Italy has long enjoyed a reputation for being glamorous. There’s something about Italy that instantly evokes thoughts of stylish, well-dressed, people, sipping espressos at the local piazza or relaxing in a picturesque rural village, surrounded by olive groves. It’s, therefore, no great surprise that Italy is one of Europe’s most popular destinations for both overseas property seekers, and expats from around the world.
Rich in history and boasting picturesque, yet thriving cities, stunning rural scenery, fine wines, great cuisine, a decent climate, a much-lauded laid-back way of life, and even ski resorts, there is little doubt that those who spend time in Italy can rightly expect to enjoy a high-quality lifestyle.
From fashionable Milan, one of the world’s leading financial centres and home to some of the country’s finest architecture, to idyllic Tuscany, famous for its glorious landscapes, cultural and artistic heritage and culinary traditions, Italy is synonymous with beauty, luxury and good health.
At they say in Italy: La vita è bella (life is beautiful).
Property Market overview
The Italian philosophy around homeownership is somewhat different to that found in other European countries. Property is predominantly considered a home, rather than an investment, with Italian homeowners likely to remain in their properties for an average of 20 years before moving. As a result, property prices do not tend to see the extreme peaks and troughs seen in other EU countries. As such, Italy didn’t suffer as much as some of its European neighbours during the financial and property crises of the late noughties, partly as they weren’t exposed to over-development in the same way.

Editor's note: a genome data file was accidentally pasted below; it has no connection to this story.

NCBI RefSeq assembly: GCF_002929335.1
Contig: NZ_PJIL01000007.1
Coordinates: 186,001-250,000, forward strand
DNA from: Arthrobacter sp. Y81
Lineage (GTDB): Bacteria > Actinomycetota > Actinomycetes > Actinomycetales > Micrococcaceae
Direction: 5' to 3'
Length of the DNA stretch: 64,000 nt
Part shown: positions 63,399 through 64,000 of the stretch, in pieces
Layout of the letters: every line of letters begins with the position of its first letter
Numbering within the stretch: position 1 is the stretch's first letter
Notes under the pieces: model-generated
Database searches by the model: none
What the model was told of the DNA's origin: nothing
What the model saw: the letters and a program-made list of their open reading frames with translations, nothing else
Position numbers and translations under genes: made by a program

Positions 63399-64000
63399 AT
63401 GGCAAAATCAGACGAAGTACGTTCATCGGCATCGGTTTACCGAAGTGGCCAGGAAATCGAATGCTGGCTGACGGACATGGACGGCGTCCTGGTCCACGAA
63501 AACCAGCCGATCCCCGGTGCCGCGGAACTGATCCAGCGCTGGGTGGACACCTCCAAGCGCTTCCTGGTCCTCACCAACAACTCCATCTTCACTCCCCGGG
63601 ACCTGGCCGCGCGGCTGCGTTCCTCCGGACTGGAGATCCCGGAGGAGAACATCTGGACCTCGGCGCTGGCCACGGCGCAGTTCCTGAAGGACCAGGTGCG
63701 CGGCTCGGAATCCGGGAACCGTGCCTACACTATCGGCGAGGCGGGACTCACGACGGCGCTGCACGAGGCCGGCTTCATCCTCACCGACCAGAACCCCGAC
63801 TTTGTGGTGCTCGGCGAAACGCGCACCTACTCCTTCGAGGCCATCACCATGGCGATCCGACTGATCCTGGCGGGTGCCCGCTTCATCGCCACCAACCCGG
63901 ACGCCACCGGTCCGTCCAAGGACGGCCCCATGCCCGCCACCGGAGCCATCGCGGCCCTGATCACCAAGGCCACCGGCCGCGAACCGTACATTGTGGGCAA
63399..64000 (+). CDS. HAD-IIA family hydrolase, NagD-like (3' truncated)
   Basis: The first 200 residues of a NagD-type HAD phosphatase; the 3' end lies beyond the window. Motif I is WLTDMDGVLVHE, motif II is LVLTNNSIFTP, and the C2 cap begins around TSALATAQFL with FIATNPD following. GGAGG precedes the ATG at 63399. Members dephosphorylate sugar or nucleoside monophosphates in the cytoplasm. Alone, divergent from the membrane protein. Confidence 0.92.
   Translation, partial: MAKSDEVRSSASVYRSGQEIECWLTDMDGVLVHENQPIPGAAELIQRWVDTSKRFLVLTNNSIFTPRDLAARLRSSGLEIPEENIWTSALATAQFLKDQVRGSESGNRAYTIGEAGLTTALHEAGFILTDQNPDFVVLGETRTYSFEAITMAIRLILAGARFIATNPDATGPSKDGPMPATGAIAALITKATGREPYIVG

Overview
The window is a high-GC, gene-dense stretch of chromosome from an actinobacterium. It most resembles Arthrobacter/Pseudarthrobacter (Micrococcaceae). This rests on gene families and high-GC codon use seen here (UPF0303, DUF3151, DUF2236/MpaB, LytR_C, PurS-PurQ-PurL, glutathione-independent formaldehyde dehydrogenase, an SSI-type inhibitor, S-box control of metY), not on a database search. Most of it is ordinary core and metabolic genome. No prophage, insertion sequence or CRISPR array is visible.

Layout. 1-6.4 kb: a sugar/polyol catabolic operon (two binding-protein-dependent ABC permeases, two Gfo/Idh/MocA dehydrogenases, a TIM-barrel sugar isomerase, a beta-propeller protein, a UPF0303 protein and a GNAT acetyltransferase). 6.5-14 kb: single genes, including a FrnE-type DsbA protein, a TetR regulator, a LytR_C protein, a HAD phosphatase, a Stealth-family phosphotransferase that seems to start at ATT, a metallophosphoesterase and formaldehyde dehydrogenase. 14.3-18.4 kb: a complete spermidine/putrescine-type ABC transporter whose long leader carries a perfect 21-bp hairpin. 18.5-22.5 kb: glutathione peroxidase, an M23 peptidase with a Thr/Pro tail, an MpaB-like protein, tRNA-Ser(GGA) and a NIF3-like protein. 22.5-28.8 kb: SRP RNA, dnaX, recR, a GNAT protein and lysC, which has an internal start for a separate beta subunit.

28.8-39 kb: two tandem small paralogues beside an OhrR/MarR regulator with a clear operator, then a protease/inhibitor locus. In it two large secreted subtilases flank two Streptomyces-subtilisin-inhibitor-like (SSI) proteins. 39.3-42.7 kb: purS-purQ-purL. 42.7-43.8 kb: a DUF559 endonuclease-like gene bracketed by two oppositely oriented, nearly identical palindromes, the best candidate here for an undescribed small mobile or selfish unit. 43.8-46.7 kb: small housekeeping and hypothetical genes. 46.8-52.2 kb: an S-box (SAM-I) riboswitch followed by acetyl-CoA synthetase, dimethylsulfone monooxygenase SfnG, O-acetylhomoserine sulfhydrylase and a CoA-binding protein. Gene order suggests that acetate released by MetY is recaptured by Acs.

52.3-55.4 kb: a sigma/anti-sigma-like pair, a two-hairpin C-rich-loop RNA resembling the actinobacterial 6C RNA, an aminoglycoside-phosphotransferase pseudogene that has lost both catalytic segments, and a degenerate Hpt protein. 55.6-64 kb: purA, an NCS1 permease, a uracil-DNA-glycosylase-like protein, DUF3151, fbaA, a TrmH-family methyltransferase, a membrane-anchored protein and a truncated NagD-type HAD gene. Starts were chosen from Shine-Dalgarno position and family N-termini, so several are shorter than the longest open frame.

That said, Italian house prices slowly decreased in recent years, making it a great time to buy a home in Italy. Recent data shows that prices are now showing signs of levelling out in some regions, and are expected to rise nationwide throughout 2018 (according to the ISAT – Italy’s National Institute of Statistics).
Having a property in Italy has plenty of appeal; there is the stunning surroundings, wonderful historical sites, bustling cities offering fantastic food and drink, shopping heaven, ski resorts and, if you are that way inclined, a thriving nightlife. No surprise either, then, that Italy continues to appear on popular overseas property locations lists.
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Fun facts about Italy
- Almost four-fifths of Italy is either mountainous or hilly.
- There are two independent states located within Italy: The Republic of San Marino (25 square miles) and the Vatican City (just 108.7 acres).
- San Marino is the world’s oldest republic (it came into being in 301 AD), and holds the world’s oldest continuous constitution.
- Italy has more volcanoes than any other European country. Three major volcanoes (Etna, Stromboli, and Vesuvius) have all erupted in the last hundred years.
- From 1861 to 1985, more than 26 million people left Italy to seek a better life elsewhere. Many headed to the United States of America.
- The Italian language has more Latin words in it than any other Romance language, and its grammatical system remains similar to Latin. Latin remains the predominant language of Vatican City.
- The world’s longest land tunnel is the Lötschberg Base Tunnel, which proves a 22-mile railway link between Switzerland and Italy.
- Italy was one of the founding members of the European Union and is also a member of the Group of Eight (G8).
- The highest temperature ever recorded in Italy was 48.5oC in Catenanuova, Sicily on 10th August 1999. The coldest temperature was -49.6oC, recorded in Levico, Trentino on 10th February 2013.
Deciding on your preferred location and property type
When it comes to money and living standards, Italy has an obvious north-south divide, with southern areas generally much poorer and less developed than the Northern provinces – the major exception being the centrally located capital city, Rome. This divide also creates a clear difference in property prices, with house values in the northern regions tending to be far higher on average than their southern counterparts. Once again, Rome is the major exception to this rule.